pressure-treated wood, wood that has had a liquid preservative forced into it in order to protect against deterioration due to rot or insect attack. The most commonly used preservatives are chromated copper arsenate (CCA) and pentachlorophenol. In the treatment process, finished lumber is placed in large container, which is sealed and filled with the preservative solution. As the pressure in the container is increase, the preservative is forced into the lumber; the excess preservative is drained from the container and recycled. The preservative makes pressure-treated wood suitable for long-term outdoor uses where ordinary wood would soon deteriorate. Because of concerns about the possible leaching of arsenic from CCA-treated wood, the use of such wood in most residential and general consumer construction was ended beginning in 2004. Wood for these uses is now treated with ACQ (alkaline copper quat, a copper oxide–quaternary ammonium compound mixture), copper azole, disodium octaborate tetrahydrate (DOT), or other chemicals.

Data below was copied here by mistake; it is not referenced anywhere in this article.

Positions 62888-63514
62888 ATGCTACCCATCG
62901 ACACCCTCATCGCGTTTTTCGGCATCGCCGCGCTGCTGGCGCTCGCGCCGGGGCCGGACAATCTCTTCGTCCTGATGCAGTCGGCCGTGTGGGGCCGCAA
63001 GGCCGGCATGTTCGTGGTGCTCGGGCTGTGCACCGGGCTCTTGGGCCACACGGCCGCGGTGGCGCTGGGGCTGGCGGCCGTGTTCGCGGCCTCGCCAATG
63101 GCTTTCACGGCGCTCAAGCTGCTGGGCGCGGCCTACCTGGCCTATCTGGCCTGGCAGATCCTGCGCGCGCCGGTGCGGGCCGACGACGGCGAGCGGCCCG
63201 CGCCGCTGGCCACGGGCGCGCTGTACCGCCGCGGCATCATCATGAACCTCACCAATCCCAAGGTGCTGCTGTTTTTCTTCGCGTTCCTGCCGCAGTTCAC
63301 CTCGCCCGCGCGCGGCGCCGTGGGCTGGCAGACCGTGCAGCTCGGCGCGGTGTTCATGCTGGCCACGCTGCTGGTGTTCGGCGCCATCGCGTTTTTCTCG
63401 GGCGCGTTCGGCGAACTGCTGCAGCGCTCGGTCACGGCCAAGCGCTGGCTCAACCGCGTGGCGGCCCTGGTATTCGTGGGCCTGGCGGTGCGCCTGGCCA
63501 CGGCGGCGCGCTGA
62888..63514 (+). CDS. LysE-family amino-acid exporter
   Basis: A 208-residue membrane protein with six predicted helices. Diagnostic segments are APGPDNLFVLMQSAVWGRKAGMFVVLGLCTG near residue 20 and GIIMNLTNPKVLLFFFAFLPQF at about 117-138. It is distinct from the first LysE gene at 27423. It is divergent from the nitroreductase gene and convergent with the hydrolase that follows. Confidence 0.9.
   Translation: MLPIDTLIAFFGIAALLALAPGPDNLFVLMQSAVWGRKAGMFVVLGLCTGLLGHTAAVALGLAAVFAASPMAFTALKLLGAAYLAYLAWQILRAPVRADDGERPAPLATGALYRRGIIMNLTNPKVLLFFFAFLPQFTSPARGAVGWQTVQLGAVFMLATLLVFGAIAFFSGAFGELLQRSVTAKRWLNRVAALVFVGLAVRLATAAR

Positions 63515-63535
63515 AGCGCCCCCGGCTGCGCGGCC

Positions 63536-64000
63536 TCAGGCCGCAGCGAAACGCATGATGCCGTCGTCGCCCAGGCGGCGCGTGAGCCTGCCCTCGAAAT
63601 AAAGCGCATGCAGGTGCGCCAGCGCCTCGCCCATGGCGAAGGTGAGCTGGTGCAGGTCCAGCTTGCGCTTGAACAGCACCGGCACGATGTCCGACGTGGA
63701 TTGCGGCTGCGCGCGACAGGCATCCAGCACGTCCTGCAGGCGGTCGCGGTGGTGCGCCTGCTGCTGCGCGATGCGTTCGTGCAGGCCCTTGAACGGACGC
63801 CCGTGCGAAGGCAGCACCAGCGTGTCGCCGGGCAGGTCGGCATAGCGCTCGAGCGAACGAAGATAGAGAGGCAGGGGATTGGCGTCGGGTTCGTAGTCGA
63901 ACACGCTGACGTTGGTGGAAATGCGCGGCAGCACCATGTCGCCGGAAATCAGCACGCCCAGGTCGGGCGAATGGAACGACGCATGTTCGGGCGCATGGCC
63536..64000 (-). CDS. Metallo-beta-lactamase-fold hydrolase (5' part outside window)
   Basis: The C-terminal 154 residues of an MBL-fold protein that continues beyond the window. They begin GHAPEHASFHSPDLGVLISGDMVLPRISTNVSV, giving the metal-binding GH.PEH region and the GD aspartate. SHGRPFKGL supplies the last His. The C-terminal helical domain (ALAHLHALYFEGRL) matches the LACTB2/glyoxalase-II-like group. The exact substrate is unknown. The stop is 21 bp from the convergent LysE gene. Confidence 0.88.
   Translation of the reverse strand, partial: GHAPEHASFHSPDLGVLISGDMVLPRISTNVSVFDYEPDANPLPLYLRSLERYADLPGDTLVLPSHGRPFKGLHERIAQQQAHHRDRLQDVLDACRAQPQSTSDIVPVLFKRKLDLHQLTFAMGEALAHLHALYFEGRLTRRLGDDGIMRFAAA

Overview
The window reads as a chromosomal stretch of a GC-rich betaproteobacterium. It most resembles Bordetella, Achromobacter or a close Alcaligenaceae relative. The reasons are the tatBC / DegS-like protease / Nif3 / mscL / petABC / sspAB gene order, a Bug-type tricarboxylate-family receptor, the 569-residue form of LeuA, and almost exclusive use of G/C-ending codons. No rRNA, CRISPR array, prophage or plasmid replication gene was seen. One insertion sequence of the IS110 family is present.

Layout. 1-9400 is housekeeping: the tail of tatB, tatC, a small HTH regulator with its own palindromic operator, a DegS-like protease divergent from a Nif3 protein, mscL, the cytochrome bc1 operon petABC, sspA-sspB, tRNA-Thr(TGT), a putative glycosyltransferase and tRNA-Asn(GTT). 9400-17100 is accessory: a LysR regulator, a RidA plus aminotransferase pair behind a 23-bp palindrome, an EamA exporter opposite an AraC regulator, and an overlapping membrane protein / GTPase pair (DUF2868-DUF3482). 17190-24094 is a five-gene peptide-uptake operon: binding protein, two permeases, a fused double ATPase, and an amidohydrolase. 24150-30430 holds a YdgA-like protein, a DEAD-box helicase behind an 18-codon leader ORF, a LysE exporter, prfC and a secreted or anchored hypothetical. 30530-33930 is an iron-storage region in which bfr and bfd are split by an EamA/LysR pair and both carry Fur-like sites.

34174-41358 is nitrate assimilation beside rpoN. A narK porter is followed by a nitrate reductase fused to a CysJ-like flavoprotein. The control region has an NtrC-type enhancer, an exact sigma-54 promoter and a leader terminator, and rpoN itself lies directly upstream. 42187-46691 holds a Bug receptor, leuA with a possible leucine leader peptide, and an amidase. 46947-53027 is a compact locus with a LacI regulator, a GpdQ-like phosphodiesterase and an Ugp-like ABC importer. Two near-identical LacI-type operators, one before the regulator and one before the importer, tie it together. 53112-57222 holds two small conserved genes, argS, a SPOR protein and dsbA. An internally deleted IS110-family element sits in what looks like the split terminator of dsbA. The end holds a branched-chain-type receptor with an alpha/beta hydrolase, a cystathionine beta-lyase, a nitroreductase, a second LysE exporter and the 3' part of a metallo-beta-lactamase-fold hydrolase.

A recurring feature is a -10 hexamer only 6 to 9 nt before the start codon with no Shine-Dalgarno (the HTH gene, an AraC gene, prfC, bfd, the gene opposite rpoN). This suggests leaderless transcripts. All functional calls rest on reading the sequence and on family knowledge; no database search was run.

The Columbia Electronic Encyclopedia, 6th ed. Copyright © 2012, Columbia University Press. All rights reserved.